While skin tanning is often most noticeable on light complexioned people, even those with very dark brown skin can tan as a result of prolonged exposure to the sun. Some Northwest Europeans have substantially lost the ability to tan as a result of relaxed natural selection. Their skin burns and peels rather than tans. This is due to the fact that they produce a defective form of a skin protein Mc1r (melanocortin-1 receptor) which is necessary for the production of melanin. They are at a distinct disadvantage in tropical and subtropical environments. Not only do they suffer the discomfort of readily burning, but they are at a much higher risk for skin cancer. The same is true of albinos.
It would be harmful if melanin acted as a complete shield. A certain amount of shortwave ultraviolet radiation (UVB) must penetrate the outer skin layer in order for the body to produce vitamin D. Approximately 90% of this vitamin in people normally is synthesized in their skin and the kidneys from a cholesterol-like precursor chemical with the help of ultraviolet radiation. The remaining 10% comes from foods such as fatty fish and egg yolks. Simple vitamin D is converted by our bodies into two sequential forms. The last form, commonly referred to as vitamin D3, is needed for the intestines to absorb calcium and phosphorus from food for bone growth and repair. Calcium is also necessary in adults to maintain normal heart action, blood clotting, and a stable nervous system. New evidence suggests that vitamin D may help prevent a wide range of cancers, including those of the colon and breasts. Vitamin D plays an additional important role in promoting the production of cathelicidin, which helps to defend our bodies against fungal, bacterial, and viral infections, including the common flu.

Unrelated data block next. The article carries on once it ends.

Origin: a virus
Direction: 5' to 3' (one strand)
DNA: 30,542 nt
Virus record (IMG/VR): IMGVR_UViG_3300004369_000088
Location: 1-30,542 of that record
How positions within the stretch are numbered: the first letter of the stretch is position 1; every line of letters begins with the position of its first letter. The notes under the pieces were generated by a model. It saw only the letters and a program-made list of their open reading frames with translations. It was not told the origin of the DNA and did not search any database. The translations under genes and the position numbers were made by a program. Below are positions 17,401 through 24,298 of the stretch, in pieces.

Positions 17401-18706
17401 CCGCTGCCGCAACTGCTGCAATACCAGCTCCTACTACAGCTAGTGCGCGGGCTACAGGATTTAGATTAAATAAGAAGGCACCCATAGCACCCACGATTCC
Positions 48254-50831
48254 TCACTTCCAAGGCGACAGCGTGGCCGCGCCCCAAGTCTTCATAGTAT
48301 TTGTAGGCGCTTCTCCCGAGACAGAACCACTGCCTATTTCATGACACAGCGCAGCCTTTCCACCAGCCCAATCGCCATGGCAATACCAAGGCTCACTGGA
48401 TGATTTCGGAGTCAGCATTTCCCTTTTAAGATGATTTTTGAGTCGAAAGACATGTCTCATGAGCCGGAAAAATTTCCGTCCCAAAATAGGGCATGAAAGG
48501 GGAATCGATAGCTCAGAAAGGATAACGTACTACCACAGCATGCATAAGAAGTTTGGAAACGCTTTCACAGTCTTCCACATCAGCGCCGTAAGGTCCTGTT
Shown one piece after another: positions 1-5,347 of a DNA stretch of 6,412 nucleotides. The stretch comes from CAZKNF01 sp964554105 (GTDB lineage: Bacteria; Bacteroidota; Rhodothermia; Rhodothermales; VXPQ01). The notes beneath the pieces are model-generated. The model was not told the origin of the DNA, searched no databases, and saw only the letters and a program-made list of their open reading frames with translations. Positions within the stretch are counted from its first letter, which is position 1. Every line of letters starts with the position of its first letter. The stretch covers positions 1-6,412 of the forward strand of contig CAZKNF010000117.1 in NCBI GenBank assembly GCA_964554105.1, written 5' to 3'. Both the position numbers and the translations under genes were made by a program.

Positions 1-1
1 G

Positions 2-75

Too much ultraviolet radiation penetrating the skin may cause the breakdown of folate in the body, which can cause anemia. Folate is derived from folic acid (one of the B vitamins) in our food. Pregnant women who are deficient in folate are at a higher risk of having miscarriages and babies with neural tube defects. Because folate is needed for DNA replication in dividing cells, its absence can have an effect on many body processes, including the production of sperm cells. It may be that the ability to produce melanin was selected for in our early human ancestors because it helped preserve the body's supply of folate in addition to reducing the chances of developing skin cancer.
People who live in far northern latitudes, where solar radiation is relatively weak most of the year, have an advantage if their skin has little shielding pigmentation. Nature selects for less melanin when ultraviolet radiation is weak. In such an environment, very dark skin is a disadvantage because it can prevent people from producing enough vitamin D, potentially resulting in rickets disease in children and osteoporosis in adults. Contributing to the development of osteoporosis in older people is the fact that their skin generally loses some of its ability to produce vitamin D. Women who had prolonged vitamin D deficiencies as girls have a higher incidence of pelvic deformities that prevent normal delivery of babies.